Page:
Some of the landmark reforms of last 25 years Chidambaram picked in his speech include 1991 foreign trade policy, doing away with industrial licences, moving away from fixed exchange rate to a market determined rate, direct reforms, private public partnership, capital market reforms, initiating Aadhaar-based direct benefit transfer.

Chidambaram concludes his reform talk saying the aim of many of these reforms was to end poverty. “Given the capital, the technology and the human resources available in the 21st century, if any country is poor, it is because of its own faults and failures,” said Chidambaram is quoted as saying by the Indian Express. Pro-demonetisation economists will cry foul with Chidambaram terming demonetisation as a non-reform. Note ban critics will cheer him.

Strictly going by Chidambaram’s definition, i.e if a reform is measurable by tangible output and efficiency of implementation, then demonetisation may not qualify to be called as an economic reform. Some of the stated gains of this exercise—rejuvenating the economy by recovering black money, ending corruption involving cash exchange, choking terror funding and as an effective trigger to nudge the society to non-cash transactions—can be evaluated only in the long-term. Reports of fresh cases of black money, fake currency seizure and terror attacks even before the demonetisation exercise over casts shadows on the effectiveness of the demonetisation exercise on these fronts.

As this writer had pointed out in an earlier article, it is naïve to imagine that swapping currency alone would kill illegal cash build up in the system, curb corruption and end organized terror. Also, at this stage, any tangible, meaningful gains for the exchequer out of demonetisation look doubtful considering the massive pain it will inflict on the economy in the approaching quarters.

A 1.5-2 percent slowdown in the GDP on account of cash-ban resulting in paralysis will be a major drag on the economy. The impact of job losses, slowdown in manufacturing and services will have cascading impact across the economy. Apart from the quantifiable impacts, the pain on the common man on account of prolonged cash crunch too should be taken into account when one does the final cost-benefit analysis of the demonetisation exercise. Unless positive results are proven in the long-term, not many can dispute Chidambaram if the former FM refuses to call the note ban an economic reform. It is more of a cleansing exercise and an economic experiment. Till hard results are visible, the fate of Modi’s demonetisation gamble, hangs in balance.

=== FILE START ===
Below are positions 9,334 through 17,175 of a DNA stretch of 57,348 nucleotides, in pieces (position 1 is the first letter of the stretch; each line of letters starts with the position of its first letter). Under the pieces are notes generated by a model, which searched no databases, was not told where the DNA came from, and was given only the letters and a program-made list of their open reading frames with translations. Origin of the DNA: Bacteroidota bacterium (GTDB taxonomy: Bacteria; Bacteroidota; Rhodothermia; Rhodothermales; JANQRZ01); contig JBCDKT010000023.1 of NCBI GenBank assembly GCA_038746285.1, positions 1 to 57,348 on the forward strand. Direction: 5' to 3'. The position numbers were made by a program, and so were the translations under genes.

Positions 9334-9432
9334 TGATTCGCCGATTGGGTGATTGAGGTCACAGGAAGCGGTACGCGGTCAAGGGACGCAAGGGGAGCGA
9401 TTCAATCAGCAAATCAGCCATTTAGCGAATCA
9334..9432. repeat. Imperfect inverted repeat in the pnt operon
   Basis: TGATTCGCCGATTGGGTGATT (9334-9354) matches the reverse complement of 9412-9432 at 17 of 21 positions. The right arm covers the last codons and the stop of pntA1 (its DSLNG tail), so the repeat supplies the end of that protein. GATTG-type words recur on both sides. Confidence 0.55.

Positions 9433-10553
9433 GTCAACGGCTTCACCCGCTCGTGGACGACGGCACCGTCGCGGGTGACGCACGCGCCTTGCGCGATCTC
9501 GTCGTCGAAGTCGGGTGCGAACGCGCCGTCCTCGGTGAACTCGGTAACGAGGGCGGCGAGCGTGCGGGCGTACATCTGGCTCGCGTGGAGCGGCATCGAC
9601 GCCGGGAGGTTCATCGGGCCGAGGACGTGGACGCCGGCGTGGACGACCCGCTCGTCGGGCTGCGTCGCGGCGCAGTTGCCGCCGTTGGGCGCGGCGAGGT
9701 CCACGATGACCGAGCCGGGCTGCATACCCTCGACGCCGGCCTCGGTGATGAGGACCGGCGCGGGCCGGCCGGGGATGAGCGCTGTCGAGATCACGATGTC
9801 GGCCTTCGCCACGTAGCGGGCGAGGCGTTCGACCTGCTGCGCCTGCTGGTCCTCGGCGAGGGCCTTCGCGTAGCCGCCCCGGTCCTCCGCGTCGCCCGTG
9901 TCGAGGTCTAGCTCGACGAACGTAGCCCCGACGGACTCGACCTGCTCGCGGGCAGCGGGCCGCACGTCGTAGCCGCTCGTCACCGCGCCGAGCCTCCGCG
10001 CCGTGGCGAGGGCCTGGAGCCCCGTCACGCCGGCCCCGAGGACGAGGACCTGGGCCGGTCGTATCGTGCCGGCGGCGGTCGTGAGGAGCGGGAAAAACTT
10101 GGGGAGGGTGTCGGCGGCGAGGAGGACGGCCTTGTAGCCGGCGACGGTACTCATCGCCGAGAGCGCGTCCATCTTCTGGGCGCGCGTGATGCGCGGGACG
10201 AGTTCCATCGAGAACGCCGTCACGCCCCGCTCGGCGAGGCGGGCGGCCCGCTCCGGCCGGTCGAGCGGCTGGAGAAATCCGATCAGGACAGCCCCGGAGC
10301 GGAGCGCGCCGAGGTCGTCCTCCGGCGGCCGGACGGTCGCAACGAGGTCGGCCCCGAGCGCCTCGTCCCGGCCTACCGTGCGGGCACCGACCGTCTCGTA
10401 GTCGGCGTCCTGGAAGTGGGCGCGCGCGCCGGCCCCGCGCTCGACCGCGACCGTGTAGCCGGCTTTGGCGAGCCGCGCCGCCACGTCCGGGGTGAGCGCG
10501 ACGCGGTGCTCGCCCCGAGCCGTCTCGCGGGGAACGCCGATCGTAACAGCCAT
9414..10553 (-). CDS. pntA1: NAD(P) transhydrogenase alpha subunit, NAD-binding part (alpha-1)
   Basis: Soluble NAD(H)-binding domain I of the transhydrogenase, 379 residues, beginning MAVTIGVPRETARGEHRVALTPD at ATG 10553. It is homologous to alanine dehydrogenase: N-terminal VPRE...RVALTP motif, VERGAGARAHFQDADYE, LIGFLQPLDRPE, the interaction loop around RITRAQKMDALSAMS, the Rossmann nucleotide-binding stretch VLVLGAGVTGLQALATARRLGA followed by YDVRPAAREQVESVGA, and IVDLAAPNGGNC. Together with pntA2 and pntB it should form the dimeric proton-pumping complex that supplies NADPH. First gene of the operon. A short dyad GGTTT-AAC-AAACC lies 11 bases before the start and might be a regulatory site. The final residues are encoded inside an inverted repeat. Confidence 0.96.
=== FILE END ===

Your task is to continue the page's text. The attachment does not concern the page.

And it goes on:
But, the problem with Chidambaram’s Tuesday talk arises where he begins to sermonize on the eradication of poverty as the end result of any major reforms and criticise the failure of the state for its failure to end poverty despite having all tools—capital, the technology and the human resources—at disposal. This is where the Harvard educated lawyer-turned-politician should perhaps also introspect the success of the UPA-regime in the last decade or so to achieve this critical end result. Facts should speak rather than political claims and counter claims. One of the major characteristics of that regime was a phase of jobless GDP growth.

According to a 2013 paper — ‘Joblessness and Informalisation: Challenges to Inclusive Growth in India’–by the Institute of Applied Manpower Research (IAMR), a think-tank of the erstwhile Planning Commission, not only has India witnessed jobless growth during the UPA’s tenure, it has also seen millions pushed to become casual labour with little social security. One cannot deny the link of unemployment trends to the poverty graph.

Between 2005 and 2010, the manufacturing sector saw the loss of 5 million jobs, it said. Also, the services sector, which witnessed 18 million jobs between 2000-2005, added only 4 million additional jobs in 2005-2010. Though the larger consensus is that poverty reduction has been quicker in the three-years to 2011-12 but going by the C Rangarajan panel, the fact is that one third of India (29.5 percent) remains poor, way above 21.9 percent estimated by Tendulkar committee. While there are no accurate estimates of poverty in the country, various indicators show a good number of Indians still lack access to labour, shelter and formal financial system.

This raises a key question. Despite the critical economic reform steps initiated in last several decades and despite UPA initiatives to increase social spending, provide employment through MGNREGS, how far India has achieved the desired results to end poverty is a matter of larger debate. While Chidambaram’s remarks on demonetisation are indeed valid, a counter question to him, thus, is why a significant chunk of Indians still live in poverty despite a series of economic reforms and having all tools of poverty eradication at disposal for long.

First Published On : Dec 21, 2016 14:49 IST

Parsekar takes potshots at Rahul, says mere presence of Cong VP prompted many of his party leaders to quit